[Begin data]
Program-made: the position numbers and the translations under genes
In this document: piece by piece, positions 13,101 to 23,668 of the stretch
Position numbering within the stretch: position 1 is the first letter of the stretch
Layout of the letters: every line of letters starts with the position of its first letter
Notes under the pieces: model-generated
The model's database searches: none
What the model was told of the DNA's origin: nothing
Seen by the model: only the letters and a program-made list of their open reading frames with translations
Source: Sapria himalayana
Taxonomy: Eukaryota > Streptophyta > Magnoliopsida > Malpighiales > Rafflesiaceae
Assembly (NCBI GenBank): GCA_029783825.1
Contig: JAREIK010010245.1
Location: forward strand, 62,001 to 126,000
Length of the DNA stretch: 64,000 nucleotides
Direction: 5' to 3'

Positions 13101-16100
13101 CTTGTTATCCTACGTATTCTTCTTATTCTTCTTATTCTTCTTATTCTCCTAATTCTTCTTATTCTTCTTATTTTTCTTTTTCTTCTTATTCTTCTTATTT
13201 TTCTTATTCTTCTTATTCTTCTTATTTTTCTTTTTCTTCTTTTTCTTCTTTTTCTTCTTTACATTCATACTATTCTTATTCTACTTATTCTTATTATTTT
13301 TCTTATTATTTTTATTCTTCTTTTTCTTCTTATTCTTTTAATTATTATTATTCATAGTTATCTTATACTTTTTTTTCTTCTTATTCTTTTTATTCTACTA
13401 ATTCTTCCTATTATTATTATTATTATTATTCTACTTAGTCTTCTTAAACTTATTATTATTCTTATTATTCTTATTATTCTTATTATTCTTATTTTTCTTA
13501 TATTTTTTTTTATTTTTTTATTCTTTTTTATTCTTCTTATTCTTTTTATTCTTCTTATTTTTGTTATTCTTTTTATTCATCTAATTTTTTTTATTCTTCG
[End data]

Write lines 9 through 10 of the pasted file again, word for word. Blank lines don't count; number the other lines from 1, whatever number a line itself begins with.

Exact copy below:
Source: Sapria himalayana
Taxonomy: Eukaryota > Streptophyta > Magnoliopsida > Malpighiales > Rafflesiaceae